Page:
- J R Ross, research fellow ()1,
- Y Saunders, research fellow1,
- P M Edmonds, consultant in palliative medicine2,
- S Patel, statistician3,
- K E Broadley, consultant in palliative medicine11,
- S R D Johnston, consultant oncologist4
- 1Department of Palliative Medicine, Royal Marsden Hospital, London SW36JJ,
- 2Department of Palliative Care and Policy, Kings College, London SE5 9RS
- 3Systematic Reviews Training Unit, Institute of Child Health, London WC1N 1EH
- 4Department of Medicine, Royal Marsden Hospital, London
- Correspondence to: J R Ross
- Accepted 9 July 2003
Objective To review the evidence for the use of bisphosphonates to reduce skeletalmorbidity in cancer patients with bone metastases.
Data sources Electronic databases, scanning reference lists, and consultation withexperts and pharmaceutical companies. Foreign language papers were included.
Study selection Included trials were randomised controlled trials of patients withmalignant disease and bone metastases who were treated with oral or intravenous bisphosphonate compared with another bisphosphonate, placebo, or standard care. All trials measured at least one outcome of skeletal morbidity.
Results 95 articles were identified; 30 studies fulfilled inclusion criteria. In studies that lasted ≥ 6 months, compared with placebo bisphosphonates significantly reduced the odds ratio for fractures (vertebral 0.69, 95% confidence interval 0.57 to 0.84, P < 0.0001; non-vertebral 0.65, 0.54 to 0.79, P < 0.0001; combined 0.65, 0.55 to 0.78, P < 0.0001), radiotherapy (0.67, 0.57 to 0.79, P < 0.0001), and hypercalcaemia (0.54, 0.36 to 0.81, P = 0.003) but not for orthopaedic surgery (0.70, 0.46 to 1.05, P = 0.086) or spinal cord compression (0.71, 0.47 to 1.08, P = 0.113). The reduction in orthopaedic surgery was significant in studies that lasted over a year (0.59, 0.39 to 0.88, P = 0.009). Use of bisphosphonates significantly increased time to first skeletal related event but did not increase survival. Subanalyses showed that most evidence supports use of intravenous aminobisphosphonates.
Conclusions In people with metastatic bone disease bisphosphonates significantly decrease skeletal morbidity, except for spinal cord compression and increased time to first skeletal related event. Treatment should start when bone metastases are diagnosed and continue until it is no longer clinically relevant.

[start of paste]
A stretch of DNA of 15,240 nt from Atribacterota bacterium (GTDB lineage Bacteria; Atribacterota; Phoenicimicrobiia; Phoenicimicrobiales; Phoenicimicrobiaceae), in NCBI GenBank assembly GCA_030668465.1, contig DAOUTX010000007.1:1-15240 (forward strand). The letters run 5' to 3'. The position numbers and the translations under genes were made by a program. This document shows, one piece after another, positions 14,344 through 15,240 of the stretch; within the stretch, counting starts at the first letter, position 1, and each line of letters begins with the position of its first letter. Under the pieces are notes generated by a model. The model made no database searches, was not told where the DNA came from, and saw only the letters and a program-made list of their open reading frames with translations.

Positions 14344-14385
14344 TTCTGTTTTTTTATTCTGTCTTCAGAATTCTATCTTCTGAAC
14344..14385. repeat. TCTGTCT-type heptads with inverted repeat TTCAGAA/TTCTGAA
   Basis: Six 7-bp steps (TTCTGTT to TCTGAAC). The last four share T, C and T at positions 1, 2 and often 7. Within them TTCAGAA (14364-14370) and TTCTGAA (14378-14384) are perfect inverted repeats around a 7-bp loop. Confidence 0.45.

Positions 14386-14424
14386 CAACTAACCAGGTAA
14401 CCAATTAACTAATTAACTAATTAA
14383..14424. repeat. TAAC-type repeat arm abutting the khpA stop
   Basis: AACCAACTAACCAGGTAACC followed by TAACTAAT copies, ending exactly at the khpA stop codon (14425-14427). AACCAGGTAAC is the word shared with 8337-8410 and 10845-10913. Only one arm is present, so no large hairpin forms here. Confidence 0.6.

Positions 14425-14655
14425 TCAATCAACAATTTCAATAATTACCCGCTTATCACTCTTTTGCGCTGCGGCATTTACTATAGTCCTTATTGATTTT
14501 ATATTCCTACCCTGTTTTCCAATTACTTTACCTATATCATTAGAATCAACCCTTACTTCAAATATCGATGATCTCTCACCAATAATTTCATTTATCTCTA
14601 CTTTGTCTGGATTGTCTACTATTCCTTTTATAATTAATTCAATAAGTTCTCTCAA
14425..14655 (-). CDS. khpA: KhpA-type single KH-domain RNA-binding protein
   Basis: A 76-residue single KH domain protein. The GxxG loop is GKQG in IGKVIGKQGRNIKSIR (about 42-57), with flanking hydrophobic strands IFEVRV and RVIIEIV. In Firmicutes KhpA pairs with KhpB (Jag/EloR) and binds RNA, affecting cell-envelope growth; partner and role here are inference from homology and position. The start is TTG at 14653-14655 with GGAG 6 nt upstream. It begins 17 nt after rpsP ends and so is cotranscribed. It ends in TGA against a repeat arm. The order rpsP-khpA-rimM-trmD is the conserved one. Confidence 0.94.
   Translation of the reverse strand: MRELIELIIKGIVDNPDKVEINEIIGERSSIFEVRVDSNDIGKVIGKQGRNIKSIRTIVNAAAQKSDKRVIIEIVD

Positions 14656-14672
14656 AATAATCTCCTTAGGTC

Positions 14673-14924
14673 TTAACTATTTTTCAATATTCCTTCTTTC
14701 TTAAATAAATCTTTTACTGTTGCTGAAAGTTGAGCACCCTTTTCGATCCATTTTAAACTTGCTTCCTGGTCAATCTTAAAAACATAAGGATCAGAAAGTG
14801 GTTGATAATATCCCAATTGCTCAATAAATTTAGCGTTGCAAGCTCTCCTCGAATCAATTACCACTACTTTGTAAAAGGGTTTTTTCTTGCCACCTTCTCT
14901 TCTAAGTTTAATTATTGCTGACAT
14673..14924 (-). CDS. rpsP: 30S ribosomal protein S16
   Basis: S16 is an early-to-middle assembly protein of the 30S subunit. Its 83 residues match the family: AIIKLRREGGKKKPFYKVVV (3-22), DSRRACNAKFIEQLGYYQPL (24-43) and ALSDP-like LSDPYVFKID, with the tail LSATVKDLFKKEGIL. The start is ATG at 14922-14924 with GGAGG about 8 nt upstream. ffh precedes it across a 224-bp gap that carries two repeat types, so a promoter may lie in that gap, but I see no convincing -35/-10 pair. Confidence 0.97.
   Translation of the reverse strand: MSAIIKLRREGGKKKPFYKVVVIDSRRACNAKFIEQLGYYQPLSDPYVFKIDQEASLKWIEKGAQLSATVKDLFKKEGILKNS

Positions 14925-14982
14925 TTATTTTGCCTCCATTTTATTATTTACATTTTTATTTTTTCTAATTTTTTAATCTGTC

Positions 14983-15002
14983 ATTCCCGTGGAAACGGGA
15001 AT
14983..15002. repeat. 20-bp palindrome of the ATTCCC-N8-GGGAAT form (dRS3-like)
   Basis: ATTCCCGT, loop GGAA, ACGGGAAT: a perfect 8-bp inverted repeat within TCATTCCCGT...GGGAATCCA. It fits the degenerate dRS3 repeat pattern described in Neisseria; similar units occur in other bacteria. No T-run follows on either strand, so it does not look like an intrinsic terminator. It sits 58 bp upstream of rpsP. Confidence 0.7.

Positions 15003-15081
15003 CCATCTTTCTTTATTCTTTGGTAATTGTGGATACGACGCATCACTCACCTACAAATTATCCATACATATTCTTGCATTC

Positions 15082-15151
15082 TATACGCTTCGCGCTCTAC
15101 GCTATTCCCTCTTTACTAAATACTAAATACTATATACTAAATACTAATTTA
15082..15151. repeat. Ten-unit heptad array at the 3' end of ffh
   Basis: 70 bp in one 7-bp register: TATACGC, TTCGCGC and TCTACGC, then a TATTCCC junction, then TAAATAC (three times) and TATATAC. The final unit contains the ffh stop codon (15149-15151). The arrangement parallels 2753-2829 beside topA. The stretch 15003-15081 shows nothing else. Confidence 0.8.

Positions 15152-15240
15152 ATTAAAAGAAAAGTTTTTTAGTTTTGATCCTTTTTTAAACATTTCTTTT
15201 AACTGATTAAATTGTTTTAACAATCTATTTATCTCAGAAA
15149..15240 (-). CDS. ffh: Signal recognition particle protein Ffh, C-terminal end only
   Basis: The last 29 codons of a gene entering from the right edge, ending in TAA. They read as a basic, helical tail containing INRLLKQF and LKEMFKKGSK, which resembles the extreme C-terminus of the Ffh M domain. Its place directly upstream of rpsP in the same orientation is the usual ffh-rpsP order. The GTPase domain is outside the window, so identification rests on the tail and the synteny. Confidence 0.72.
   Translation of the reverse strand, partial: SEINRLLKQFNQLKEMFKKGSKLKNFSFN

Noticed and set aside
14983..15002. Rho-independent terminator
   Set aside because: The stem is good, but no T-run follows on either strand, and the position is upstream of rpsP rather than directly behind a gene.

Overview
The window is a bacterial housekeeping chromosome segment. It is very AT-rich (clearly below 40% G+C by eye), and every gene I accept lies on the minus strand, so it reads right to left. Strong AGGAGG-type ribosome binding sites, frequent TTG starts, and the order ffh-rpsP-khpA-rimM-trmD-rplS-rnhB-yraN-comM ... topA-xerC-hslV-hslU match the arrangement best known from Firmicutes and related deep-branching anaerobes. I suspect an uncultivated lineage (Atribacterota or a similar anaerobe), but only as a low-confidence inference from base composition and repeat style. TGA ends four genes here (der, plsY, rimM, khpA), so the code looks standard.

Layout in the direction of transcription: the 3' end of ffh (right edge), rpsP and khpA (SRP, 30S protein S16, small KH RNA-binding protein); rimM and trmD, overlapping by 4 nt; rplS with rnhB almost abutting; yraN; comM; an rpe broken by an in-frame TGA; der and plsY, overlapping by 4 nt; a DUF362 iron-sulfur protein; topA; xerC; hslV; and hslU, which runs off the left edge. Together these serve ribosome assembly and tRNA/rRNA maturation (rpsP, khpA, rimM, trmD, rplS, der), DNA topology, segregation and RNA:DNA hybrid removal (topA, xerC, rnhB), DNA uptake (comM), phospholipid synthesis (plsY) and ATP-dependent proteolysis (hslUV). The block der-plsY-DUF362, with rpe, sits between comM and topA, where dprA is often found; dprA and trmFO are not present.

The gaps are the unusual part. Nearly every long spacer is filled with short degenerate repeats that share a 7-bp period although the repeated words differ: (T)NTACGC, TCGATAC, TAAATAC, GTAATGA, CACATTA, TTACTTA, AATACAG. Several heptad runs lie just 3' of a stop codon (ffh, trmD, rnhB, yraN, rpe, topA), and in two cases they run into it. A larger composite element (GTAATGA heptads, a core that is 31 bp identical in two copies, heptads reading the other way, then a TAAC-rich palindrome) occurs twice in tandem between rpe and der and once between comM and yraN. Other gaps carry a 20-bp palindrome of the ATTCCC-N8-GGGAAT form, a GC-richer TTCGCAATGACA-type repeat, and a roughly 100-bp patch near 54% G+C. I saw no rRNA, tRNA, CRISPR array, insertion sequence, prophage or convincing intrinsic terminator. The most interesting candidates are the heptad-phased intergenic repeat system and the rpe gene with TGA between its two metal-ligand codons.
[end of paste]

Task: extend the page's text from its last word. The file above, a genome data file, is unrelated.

Metastatic bone disease causes substantial morbidity among cancer patients. Complications from bone metastases include pathological fracture, hypercalcaemia, nerve root compression, spinal cord compression, bone marrow infiltration, pain, and reduced mobility.1 2
Although there are many therapeutic options for the treatment of such complications, none is completely satisfactory, even when used in combination. These patients continue to represent a major therapeutic challenge for the clinician.
Bisphosphonates work by several different mechanisms to reduce both bone resorption and bone formation.3 4 In vitro work has shown that bisphosphonates may have a direct action on tumour cells–for example, by inducing apoptosis, inhibiting matrix metalloproteinase-1, and inhibiting adhesion of tumour cells within the bone.5 Bisphosphonates can be divided into two groups.Those resembling pyrophosphate (for example, clodronate, etidronate) act as analogues of ATP and inhibit ATP dependent intracellular enzymes. The second group–aminobisphosphonates (for example, pamidronate, zoledronic acid)–inhibit enzymes of the mevalonate pathway, disrupting the signalling functions of key regulatory proteins.6–9 The net effect in both groups is inhibition of osteoclast function, which leads to a decrease in bone resorption.
We have assessed the evidence for the role of bisphosphonates in the reduction of skeletal morbidity in patients with bone metastases. We looked at who would benefit from treatment, when treatment should be started, and for how long it should be continued. We also compared different drugs, routes of administration, and tolerability.
We included randomised controlled trials of patients with proved malignant disease and bone metastases. All trials measured at least one skeletal morbidity outcome. We included patients with multiple myeloma but excluded other haematological malignancies. Intervention could be either oral or intravenous bisphosphonate in the experimental group compared with another bisphosphonate, placebo, or standard care.
Our primary outcome measures were time to first skeletal related event and reduction in skeletal morbidity assessed by pathological fractures (vertebral, non-vertebral, combined), radiotherapy to bone metastases, spinal cord compression, orthopaedic surgery, and hypercalcaemia. We did not include pain relief as an end point because another systematic review analysing this effect has recently been published.10 Secondary analyses determined the efficacy of bisphosphonates over time, the efficacy of one bisphosphonate over another, and the effect in different disease groups, specifically breast cancer and multiple myeloma, and compared routes of administration.
Identification of studies